Based in Sydney, Australia, Foundry is a blog by Rebecca Thao. Her posts explore modern architecture through photos and quotes by influential architects, engineers, and artists.

My Relationship is Different, Not Lesser | Guest Post

I’m a deaf girl in a relationship with a hearing man, and I consider myself the lucky one by virtue of not (usually) having to hear the ridiculous comments we get.

My hearing loss is progressive—I’m mildly-moderately deaf right now, but I’m going to continue losing my hearing. Moritz, my boyfriend, once explained to his mother that I’ll likely lose all of my hearing one day. She responded with a (genuinely concerned) “Oh no, what’ll happen then?”

“She… won’t be able to hear?”

I imagine that comment came from the same place a surprising amount of comments towards us come from: “How do you two communicate with each other?” Or, if they’re feeling particularly presumptuous, “But you can’t communicate with each other!”

With the place my hearing loss is in right now, I can still actually communicate orally. But as it gets increasingly harder, I’ve been using American Sign Language more and more—when I’m around other people who know it, it’s my preferred method of communication. When my boyfriend and I are anywhere where the background noise is loud enough that communicating orally is impossible for me, we sign.

If I need to ask a question to a store clerk, I sign it to Moritz and he asks them for me; which often results in “Why can’t she ask me herself?”. Because she’s deaf, sir.

The comments given when I’m around can be annoying, but the most annoying ones always seem to be directed to my boyfriend when he mentions that his girlfriend is deaf. I guess people are tactful enough to not say them when I’m around, but not tactful enough to know not to say them at all.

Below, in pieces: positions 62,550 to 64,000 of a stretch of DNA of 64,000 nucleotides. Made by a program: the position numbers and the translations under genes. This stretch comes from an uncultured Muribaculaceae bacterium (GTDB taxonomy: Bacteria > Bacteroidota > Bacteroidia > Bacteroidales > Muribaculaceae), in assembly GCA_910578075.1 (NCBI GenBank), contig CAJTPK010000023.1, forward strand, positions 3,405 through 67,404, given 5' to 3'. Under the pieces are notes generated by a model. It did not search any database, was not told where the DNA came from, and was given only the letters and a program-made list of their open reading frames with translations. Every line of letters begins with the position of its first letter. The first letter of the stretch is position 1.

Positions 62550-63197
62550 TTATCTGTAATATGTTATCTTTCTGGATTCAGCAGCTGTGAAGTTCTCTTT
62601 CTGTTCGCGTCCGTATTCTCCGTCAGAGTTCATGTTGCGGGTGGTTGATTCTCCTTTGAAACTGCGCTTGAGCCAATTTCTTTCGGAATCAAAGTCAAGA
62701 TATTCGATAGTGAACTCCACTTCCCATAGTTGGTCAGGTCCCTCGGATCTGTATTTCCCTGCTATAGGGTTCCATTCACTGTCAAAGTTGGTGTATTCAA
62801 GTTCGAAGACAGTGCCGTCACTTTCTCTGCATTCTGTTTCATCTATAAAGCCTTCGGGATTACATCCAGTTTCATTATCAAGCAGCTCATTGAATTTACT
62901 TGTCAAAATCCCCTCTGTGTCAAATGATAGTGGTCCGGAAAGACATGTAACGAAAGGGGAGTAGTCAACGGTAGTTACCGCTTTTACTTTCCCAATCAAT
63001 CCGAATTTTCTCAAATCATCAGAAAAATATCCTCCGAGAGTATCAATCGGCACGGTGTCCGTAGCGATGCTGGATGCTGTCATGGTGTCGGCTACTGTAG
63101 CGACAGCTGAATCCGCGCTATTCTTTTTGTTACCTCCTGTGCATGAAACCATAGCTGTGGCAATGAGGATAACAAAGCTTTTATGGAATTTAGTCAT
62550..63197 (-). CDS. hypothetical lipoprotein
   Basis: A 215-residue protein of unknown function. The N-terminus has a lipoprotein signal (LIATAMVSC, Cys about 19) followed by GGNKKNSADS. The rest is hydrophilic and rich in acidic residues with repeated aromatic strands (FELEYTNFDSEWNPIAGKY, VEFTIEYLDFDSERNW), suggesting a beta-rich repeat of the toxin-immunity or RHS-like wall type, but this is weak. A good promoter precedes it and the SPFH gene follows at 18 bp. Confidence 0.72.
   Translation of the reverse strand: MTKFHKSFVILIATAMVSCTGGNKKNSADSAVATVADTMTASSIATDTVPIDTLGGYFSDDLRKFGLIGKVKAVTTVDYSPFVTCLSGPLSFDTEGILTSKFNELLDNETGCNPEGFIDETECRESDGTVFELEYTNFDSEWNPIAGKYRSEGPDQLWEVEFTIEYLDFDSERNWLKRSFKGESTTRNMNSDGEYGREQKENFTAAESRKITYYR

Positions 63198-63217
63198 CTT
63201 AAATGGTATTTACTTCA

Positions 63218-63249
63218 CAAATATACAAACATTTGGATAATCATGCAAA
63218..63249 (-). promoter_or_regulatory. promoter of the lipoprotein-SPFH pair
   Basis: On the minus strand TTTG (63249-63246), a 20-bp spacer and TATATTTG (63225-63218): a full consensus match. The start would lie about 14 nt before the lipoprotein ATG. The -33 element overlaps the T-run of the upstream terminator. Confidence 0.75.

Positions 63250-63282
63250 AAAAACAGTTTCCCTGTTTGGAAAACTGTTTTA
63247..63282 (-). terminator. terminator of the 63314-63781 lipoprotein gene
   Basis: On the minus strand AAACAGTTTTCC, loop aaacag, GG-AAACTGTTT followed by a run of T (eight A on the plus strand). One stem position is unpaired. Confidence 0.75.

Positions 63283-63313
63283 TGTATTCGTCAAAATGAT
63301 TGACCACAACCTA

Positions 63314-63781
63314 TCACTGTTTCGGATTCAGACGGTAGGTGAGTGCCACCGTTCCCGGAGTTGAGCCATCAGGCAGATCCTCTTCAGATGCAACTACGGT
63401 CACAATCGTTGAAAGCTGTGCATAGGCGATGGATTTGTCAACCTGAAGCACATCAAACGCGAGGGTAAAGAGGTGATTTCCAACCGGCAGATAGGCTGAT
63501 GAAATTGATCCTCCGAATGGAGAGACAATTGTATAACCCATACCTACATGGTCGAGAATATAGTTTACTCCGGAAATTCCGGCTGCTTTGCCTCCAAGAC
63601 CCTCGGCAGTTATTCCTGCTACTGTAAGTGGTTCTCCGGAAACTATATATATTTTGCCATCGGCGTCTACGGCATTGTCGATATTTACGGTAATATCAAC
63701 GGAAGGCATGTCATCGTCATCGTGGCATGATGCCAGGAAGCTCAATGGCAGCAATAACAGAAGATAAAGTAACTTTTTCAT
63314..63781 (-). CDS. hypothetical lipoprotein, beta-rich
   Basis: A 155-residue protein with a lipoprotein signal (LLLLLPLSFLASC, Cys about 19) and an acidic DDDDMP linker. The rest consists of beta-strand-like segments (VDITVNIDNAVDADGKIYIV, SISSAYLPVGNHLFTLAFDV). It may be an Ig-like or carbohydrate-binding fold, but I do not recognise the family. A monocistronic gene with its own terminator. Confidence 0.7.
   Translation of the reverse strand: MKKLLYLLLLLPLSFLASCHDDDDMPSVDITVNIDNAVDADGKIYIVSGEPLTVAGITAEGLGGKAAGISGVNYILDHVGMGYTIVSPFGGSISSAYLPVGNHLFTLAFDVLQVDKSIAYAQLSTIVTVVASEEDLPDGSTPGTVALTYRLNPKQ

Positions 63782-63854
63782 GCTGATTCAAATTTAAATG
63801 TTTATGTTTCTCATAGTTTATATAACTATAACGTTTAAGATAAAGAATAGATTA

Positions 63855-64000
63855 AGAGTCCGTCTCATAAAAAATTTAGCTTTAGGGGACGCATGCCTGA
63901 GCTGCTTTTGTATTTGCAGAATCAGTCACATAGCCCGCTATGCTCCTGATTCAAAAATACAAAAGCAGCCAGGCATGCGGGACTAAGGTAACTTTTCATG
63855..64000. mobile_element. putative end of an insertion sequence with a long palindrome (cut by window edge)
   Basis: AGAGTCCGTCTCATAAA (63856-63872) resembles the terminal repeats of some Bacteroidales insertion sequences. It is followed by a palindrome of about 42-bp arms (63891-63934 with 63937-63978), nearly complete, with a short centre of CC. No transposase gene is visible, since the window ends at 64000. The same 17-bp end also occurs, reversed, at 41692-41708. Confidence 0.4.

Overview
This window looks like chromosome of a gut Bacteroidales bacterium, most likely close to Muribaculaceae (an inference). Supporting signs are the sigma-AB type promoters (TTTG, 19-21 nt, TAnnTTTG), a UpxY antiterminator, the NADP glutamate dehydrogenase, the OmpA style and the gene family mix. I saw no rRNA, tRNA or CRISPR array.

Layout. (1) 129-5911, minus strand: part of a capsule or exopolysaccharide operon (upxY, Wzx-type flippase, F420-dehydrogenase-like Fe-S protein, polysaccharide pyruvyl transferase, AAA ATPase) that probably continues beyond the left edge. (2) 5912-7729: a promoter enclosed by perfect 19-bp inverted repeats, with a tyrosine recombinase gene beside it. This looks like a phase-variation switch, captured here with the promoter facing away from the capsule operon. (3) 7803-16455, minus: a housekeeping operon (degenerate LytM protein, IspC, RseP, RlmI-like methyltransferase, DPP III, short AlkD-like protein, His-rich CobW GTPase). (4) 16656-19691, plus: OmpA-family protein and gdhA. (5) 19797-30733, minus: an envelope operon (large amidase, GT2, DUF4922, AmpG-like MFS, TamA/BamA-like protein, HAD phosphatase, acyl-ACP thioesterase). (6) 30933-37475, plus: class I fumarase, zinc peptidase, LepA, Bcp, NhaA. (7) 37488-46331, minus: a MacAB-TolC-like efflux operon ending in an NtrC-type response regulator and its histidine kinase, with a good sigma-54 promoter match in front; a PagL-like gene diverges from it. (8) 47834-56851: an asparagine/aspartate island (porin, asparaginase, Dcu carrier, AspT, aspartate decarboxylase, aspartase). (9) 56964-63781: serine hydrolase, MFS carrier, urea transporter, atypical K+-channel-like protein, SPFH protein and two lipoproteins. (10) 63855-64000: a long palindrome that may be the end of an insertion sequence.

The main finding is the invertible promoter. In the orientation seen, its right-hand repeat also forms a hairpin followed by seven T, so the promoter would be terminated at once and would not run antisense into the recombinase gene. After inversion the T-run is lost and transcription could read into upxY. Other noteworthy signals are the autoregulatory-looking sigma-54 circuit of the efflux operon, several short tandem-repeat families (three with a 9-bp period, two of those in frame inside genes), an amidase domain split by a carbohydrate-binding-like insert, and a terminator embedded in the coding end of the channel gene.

“She should get a cochlear implant!” Nope, thanks for the input.

“Is she, like, really loud when you have sex?” Definitely inappropriate!

“Doesn't that bother you?” If it did, he wouldn’t be dating me.

Of all the comments directed at either of us, though, there’s only one type that really bothers me:

“Wow, you’re such a good person.”

“Hey, good for you, that must be hard!

“I could never date a deaf person.”

“Oh, I’m sorry.”

Yes, this bothers me more than any of the others. (Yes, including the sex one). These comments are hurtful to me because they’re coming from a place of viewing deafness as something undesirable, something bad. My boyfriend is a martyr for dating me, a saint, because who would ever want to date a deaf person? He deserves sympathy for dating me, because dating a deaf person is inherently lesser.

That’s what bothers me. Deaf people don’t need hearing people looking down on us. My boyfriend and I haven’t been in a three-year relationship because he pities me. There are a few unique challenges to our relationship due to my hearing, but we’re a pretty standard young couple. We go on dates, we video call, we kiss. And we talk constantly—we just talk with our hands instead of our voices.

Miri Josephs

Presenting A Deaf Identity At DEAFinitions

See Rikki Poynter Present At Hampshire College